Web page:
Get those Japs!

The Queen's Own Cameron Highlanders, 1900

A new exhibition entitled War Games has opened at the Museum of Childhood in London, with a selection of fighty toys from across the period since 1800. The website has a splendid range of different resources: a perspectives page includes essays by some academics as well as links to the exhibition blog, an online debate page, and the photographer Brian McCarty’s excellent War Toys project. There are also many images of toys to look at, though I have to say—dating myself somewhat—that the most evocative ones for me weren’t of aggressively nationalistic tin soldiers but the fantasy figures of my own youth, including my man Skeletor (see below). If these toys seem a bit masculine, by the way, read PhD student Mary Guyatt’s short essay: ‘the very first point I wish to make is that girls as well as boys liked to play with toy soldiers.’

The BBC visited the exhibition over the weekend and were introduced to five toys that, they say, ‘will never be sold again‘: a smiling Hitler in a Dinky-style staff car; a tiny model German Landser of 1914–18 gripping a French poilu by the throat and preparing to plunge a dagger into his chest; two toys sold in America during and after the second world war, one encouraging kids to drop a bomb on Hiroshima (this is actually just one of those little ‘roll the silver ball into a hole’ games, which is one of the most weirdly inappropriate disproportions of comparison I’ve ever seen) and the other—more openly racist but on balance perhaps less offensive—a darts game entitled ‘Get those Japs!’; and another bit of Hitler memorabilia, this one a tile game for very young children learning their letters and shapes. Spell the Führer’s name, happy German child!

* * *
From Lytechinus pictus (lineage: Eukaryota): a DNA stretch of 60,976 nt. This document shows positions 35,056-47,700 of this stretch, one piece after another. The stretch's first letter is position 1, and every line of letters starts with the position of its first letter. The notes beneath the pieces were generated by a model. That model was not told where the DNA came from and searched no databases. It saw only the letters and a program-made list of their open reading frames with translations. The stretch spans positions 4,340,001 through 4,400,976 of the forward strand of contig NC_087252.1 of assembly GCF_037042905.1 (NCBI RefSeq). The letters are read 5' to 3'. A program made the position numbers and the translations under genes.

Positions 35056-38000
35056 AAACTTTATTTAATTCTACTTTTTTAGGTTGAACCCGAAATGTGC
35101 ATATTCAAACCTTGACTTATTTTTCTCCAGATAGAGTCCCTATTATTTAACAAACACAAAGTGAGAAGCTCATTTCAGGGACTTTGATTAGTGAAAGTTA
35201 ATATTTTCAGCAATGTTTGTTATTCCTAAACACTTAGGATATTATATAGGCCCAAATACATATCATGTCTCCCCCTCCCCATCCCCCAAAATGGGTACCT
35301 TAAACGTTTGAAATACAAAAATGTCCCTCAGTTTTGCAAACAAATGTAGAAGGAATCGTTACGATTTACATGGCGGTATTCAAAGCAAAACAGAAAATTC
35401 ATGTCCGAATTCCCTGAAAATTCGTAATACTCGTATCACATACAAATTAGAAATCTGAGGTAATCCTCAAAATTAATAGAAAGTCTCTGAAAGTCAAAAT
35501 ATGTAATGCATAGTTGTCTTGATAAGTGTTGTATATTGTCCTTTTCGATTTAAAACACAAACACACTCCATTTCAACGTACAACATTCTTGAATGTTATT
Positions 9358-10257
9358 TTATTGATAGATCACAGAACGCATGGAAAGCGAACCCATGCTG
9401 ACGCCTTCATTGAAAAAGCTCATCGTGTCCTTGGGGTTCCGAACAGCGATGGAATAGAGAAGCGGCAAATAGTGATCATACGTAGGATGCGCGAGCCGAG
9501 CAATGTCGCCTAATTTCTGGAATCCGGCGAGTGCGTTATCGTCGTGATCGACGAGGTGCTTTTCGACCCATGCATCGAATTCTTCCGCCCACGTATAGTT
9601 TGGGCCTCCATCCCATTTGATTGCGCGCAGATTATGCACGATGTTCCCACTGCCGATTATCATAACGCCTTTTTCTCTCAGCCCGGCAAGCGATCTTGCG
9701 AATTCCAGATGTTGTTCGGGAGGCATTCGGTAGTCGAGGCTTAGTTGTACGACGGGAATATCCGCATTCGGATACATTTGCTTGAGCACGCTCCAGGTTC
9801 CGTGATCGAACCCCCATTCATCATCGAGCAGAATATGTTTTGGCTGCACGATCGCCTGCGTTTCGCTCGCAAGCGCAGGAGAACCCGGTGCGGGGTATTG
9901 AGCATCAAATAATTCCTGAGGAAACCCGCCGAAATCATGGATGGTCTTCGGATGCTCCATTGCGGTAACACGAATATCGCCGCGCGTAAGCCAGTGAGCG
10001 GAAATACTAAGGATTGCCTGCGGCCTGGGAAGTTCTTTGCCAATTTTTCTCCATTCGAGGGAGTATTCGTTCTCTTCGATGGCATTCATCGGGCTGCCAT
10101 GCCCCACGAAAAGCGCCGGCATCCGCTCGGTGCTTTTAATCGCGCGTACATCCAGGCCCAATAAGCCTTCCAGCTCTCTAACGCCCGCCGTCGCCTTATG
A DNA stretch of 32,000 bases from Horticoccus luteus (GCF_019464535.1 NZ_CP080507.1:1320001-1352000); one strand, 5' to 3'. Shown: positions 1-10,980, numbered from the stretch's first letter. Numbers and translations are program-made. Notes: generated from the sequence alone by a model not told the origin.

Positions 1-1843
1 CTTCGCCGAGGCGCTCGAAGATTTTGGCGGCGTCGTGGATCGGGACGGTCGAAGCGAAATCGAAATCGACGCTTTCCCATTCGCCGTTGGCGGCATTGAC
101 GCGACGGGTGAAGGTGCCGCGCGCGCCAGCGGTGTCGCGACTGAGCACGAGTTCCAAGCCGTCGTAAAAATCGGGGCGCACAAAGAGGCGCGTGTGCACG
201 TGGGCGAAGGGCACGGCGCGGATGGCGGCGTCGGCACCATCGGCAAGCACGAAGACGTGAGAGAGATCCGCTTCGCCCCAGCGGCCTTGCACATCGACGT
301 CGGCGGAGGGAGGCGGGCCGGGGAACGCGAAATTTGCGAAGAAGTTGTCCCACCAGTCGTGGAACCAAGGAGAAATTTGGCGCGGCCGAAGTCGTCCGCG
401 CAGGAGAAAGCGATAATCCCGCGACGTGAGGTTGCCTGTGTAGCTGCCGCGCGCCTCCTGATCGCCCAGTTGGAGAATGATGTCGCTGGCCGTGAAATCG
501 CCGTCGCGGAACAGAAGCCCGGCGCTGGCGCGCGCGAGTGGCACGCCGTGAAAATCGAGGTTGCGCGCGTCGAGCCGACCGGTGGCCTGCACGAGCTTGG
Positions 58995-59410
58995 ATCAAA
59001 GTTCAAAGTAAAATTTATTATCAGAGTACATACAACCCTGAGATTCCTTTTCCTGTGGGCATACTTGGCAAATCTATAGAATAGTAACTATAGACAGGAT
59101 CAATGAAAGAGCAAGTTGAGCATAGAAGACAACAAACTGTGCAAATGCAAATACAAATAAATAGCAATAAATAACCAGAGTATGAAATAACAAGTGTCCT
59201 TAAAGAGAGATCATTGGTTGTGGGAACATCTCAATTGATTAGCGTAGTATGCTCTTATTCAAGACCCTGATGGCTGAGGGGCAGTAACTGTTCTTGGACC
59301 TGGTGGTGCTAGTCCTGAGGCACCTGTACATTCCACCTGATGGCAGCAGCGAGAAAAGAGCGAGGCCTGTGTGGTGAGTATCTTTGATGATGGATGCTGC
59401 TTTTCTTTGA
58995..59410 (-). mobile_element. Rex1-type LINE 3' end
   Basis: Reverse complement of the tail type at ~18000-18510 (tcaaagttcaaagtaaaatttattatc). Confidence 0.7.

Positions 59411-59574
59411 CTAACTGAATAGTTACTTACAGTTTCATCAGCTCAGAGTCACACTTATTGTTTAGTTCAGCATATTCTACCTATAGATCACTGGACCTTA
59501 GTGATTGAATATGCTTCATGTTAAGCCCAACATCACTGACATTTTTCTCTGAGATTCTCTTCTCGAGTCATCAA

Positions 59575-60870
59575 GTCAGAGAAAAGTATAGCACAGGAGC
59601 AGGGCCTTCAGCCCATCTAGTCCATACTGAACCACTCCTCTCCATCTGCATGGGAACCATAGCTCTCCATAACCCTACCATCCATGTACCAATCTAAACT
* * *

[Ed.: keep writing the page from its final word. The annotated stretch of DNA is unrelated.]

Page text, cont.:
I’m not so sure that toys like these will never be sold again, though, and that’s not just because I’ve seen Nazi memorabilia on public display in a junk/’antique’ shop window recently (and am sure there’s a roaring trade in the stuff on the internet). Check out the model Predator and Reaper drones over on Agamben Toys—an excellent and alarming tumblr that isn’t updated often enough—to see how far we’ve come. It takes a lot to make a skull-faced and muscle-bound baddie extruded by late industrial capitalism look like a relic of more innocent days, but I think Playmobil riot police are scarier than Skeletor any day.

Skeletor, 1981

Click images for source.

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